Saturday At The 2024 Mariposa Folk Festival

By John Swartz

Saturday evening’s Mariposa Folk Festival was a study in contrasts. One could start with the weather, which was cooler and less humid than Friday. While others might attribute the bump in audience participation to the lineup of musicians playing more upbeat music, it starts with the weather.

The best example of the difference was in the mosquito count. While on Friday a half can of BugOffTM to dissuade the 5,368,432 mosquitoes was needed, Saturday, with no spray defence in use, only one mosquito was brave enough to try a free lunch on this writer. The funeral was immediately conducted.

This was good for the performers too because the only clouds people saw was the wash of light on the generated fog on stage, instead of legions of flying things.

The other contrast was the general level of electricity and reception of the music by the audience. Maybe it was the cooler temperature encouraged people to be more enthusiastic, but I have to think it was the music was more energetic.

Irish Mythen acknowledging the stupendous applause when her set was over

The kickoff act was Irish Mythen. She has to be Mariposa’s favourite. There is no other performer as dynamic as she is. If one is not entertained by the stories she tells between tunes, just wait for the next song.

When her set was ending she remarked she only had a minute and a half left of her time, so she was going to do a quick one. She’d already taken off her guitar and having experience with her shows I had an inkling what she would sing next. I thought, ‘any of these people who haven’t seen her before have no idea what they’re going to get hit with.’ She launched into The Auld Triangle, which she performs with a passion like no one else who sings the tune. When it was over, the audience exploded with an ovation which has to rank on the list of all time great responses at Mariposa.

It’s too bad she was scheduled first because the audience normally doubles as the night goes on and, but you’d never know it by the volume of cheers and applause she got from the smaller crowd, or the singing along which at one point was almost as loud as what Irish was putting into the PA.

The Vaudevillian, which despite the singular name is a duo (Jitterbug James and Norah Spades). They turned the dial back to a more traditional kind of folk music, a jug band style, which is a get up and move, stomp your feet kind of thing, which the crowd did.

Next was Jesse Cook. This virtuoso guitarist had a quartet, (a second guitar, bass, fiddle and percussion) backing him. There is no other way to describe what he does other than awe inspiring. Like other solo guitarists (Al
Di Meola, John McLaughlin, Pat Metheny, etc.) Latin influences are part of the game and all one can do is think, ‘did I just see and hear what I think I did?’

I missed May Davis on the side stage. She was the first performer at the audition concert in April. I had to be in the Pub tent. Not for that, I was introducing the next act, Will Sheff. He was billed as Okkervil River, which is his band, but he was performing solo. I asked him about why he chose the name of the band and he said he didn’t know why, it was the other band members who liked it, but he wasn’t really keen on it.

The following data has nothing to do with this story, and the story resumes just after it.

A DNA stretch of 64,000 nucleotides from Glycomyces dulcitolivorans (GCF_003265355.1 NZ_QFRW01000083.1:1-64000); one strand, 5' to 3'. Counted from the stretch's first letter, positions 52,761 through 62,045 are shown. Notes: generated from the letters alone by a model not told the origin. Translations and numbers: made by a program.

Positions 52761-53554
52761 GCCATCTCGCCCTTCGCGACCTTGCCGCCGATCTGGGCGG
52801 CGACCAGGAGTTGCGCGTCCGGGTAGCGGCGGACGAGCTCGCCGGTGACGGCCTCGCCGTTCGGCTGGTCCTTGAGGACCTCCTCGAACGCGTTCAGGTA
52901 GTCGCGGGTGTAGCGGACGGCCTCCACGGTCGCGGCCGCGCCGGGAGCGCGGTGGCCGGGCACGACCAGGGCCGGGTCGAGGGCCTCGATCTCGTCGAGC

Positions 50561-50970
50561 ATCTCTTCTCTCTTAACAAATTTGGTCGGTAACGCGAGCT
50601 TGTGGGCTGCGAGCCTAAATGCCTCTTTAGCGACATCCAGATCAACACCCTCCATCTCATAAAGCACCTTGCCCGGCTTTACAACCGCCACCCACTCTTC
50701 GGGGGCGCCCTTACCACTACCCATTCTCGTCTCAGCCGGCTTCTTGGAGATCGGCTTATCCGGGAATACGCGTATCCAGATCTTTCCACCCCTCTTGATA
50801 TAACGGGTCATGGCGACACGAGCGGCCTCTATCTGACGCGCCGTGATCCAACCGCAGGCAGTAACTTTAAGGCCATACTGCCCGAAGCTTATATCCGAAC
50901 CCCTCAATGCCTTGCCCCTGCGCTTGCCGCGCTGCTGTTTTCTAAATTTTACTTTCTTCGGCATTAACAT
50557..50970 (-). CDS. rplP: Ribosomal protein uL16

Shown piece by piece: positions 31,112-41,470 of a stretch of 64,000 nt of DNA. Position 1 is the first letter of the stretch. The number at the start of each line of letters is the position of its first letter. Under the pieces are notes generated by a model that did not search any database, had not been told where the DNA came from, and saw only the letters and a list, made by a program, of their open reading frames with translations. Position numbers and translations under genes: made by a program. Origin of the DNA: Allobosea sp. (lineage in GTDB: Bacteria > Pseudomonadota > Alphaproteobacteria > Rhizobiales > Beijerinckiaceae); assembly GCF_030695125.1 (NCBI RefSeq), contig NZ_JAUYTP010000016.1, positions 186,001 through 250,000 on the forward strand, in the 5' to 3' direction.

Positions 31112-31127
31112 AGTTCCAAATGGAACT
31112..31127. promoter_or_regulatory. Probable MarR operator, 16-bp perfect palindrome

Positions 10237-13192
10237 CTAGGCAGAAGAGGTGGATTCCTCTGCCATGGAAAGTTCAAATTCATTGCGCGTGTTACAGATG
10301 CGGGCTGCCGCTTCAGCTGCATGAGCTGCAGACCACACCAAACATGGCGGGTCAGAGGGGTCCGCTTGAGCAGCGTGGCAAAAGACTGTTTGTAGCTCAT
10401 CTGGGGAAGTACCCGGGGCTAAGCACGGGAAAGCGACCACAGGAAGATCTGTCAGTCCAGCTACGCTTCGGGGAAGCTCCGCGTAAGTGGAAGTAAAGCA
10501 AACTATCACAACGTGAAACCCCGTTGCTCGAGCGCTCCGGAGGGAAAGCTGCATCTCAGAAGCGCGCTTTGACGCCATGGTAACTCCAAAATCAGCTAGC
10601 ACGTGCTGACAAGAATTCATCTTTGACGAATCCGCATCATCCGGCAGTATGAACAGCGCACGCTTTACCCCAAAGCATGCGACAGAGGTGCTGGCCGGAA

I caught the first part of Amigo the Devil’s set on the monitor in the green room (having seconds of dinner with Ralph Cipolla, who’s Mariposa job is an important one – making sure the various beer stations are stocked and running smoothly), and the consensus was, the music was OK, but not great.

Different story when I got in front of the stage. Some of the tunes I heard the band do had humourous elements lyrically, and the front man, Danny Kiranos, is great at bringing the audience into the world and life experience he puts into his lyric writing. The sound was obviously better and the band kicked butt.

Loryn Taggart, also an audition test victor, told the audience this was her 8th Mariposa Folk Festival. The first seven of which she experienced being in the audience, and she was naturally overjoyed to be on the side stage, you know, for a change.

Noah Cyrus was next. She has her legion of enthusiastic fans. Advance billing suggested she is huge in the music world. Maybe, but while I found the show to be competent, I thought Mariposa would have scored big switching the order and having Irish Mythen in this slot.

The next side stage performer was Jeremie Albino. I bumped into Sean Murray (Reay) who said this was what he was looking forward to. I, on the other hand, was impressed with Cat Clyde’s obvious joy performing with Jeremie unencumbered by her band and guitar and only having to sing as a duet.

Next was a band I haven’t had much experience with, Band of Horses. Fellow journalist Patrick Bales told me they were huge with college students when he was in school. I could see why. They don’t so much as play energetic Rock, they attack their mission with zeal. What a fun band.

Saturday at the Mariposa Folk Festival - Amigo the Devil

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Day three is ahead with Donovan Woods, Bruce Cockburn (who, after his set will be given the keys to the Mariposa Hall of Fame), Joseph (really the Closner sisters), the old Crow Medicine Show and Dwayne Gretzky.

(Photos by Swartz – SUNonline/Orillia) Main: Band of Horses closed out the Mariposa Folk Festival’s Saturday night lineup on the Lightfoot stage.

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